UI, Iowa City help clean up Melrose on gamedays


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Iowa City is teaming up with the University of Iowa to clean up after football tailgating on Melrose Avenue.

The UI's Extend the Dream Foundation — which employs persons with disabilities in part-time jobs — has partnered with Iowa City officials and a handful of other groups to provide more trash cans and workers to assist the clean up.

Doug Boothroy, the director of Iowa City Housing and Inspection Services, said the collaboration is a result of ongoing discussions regarding game-day problems and concerns.

"One issue raised among vendors and residents was the considerable amount of trash left on people's lawns," he said.

Boothroy said 7G Distributing has donated 50 trash cans to be placed every 40 feet along Melrose Avenue.

The city will store, clean, deliver. and distribute the trash cans on game day and also buy the necessary garbage bags as well as pay the nonprofit Extend the Dream Foundation, which will in turn hire part-time workers to monitor the trash cans.

Although no specific numbers will be available until after the season, Boothroy estimated roughly $2,000 in labor costs for Extend the Dream Foundation workers and $200 for the cost of garbage bags for the seven home games season.

"I would say the containers were appropriately placed, and there wasn't that much extra on the ground," Christiansen said about the effectiveness of the first operation on during Iowa's first homegame two weeks ago.

And officials are pleased with the foundation's efforts.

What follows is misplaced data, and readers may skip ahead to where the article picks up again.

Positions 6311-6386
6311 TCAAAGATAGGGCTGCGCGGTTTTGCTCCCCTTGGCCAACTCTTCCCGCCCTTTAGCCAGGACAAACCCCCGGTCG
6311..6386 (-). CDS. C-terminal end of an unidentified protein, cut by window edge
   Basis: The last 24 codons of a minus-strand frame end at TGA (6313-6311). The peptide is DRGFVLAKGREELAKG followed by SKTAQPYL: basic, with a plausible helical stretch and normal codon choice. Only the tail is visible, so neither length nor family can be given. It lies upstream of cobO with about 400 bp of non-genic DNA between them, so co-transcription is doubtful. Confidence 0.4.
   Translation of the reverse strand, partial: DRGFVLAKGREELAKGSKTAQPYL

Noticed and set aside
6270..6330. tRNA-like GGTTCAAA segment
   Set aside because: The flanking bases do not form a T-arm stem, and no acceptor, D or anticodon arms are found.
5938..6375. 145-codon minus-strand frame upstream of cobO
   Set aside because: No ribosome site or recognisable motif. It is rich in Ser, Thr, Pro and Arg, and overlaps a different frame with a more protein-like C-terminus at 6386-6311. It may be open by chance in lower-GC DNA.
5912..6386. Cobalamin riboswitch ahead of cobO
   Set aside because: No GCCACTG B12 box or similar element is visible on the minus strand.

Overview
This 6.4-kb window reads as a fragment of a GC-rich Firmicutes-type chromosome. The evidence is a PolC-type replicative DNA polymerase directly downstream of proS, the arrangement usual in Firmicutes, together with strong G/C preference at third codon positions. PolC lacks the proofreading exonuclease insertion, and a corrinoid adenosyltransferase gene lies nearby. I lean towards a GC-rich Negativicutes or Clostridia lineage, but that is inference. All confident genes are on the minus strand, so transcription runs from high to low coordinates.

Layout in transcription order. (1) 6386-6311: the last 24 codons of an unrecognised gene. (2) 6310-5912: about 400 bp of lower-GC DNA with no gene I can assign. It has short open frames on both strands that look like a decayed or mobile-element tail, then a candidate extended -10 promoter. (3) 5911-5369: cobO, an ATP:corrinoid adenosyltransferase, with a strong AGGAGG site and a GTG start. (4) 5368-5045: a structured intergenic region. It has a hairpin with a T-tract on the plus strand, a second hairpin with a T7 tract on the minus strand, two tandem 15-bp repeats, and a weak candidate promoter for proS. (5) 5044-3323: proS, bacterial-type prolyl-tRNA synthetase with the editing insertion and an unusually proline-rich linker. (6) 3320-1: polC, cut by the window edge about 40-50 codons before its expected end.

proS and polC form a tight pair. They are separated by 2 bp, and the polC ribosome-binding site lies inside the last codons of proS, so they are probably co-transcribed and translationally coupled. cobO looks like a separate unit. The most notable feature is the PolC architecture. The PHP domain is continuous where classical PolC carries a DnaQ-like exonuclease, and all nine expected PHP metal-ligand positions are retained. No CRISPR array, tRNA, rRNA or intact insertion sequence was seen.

"Extend the Dream Foundation already had a presence for post-game clean-up so it was a natural extension for them to monitor the trash cans as well," Boothroy said.

The workers do things such as put bags in the cans, take out full bags and replace them with empty ones, and put the bags in a designated area where Johnson County Refuse will take the bags to the landfill. Boothroy said future plans include recycling as a waste alternative.

"It will naturally evolve in that direction [recycling], but it's complicated to do recycling right out the gate especially when game day trash is so mixed," Boothroy said. "Our goal right now is to just get the trash off the ground and once we get established we can get into other areas."

Liz Christiansen, the director of the UI Office of Sustainability, said the office provides Extend the Dream Foundation workers with bright yellow vests, and the Hawkeye Athletics Department pays Johnson County refuse the disposal cost of $2 per bag. Eighty-five bags were hauled to the landfill after the Sept. 3 game.

Boothroy said accurate estimates for the amount of trash could not be made on that game day because of the rain, but he expects there will be more trash this weekend.

Tom Gilsenan, upcoming director of the Extend the Dream Foundation, said helping with the trash cleanup was a great way to expand the foundation and the partnership. He said four to six workers will be available for each home game.

"We're delighted the city and the university turned to us to be a partner," he said.

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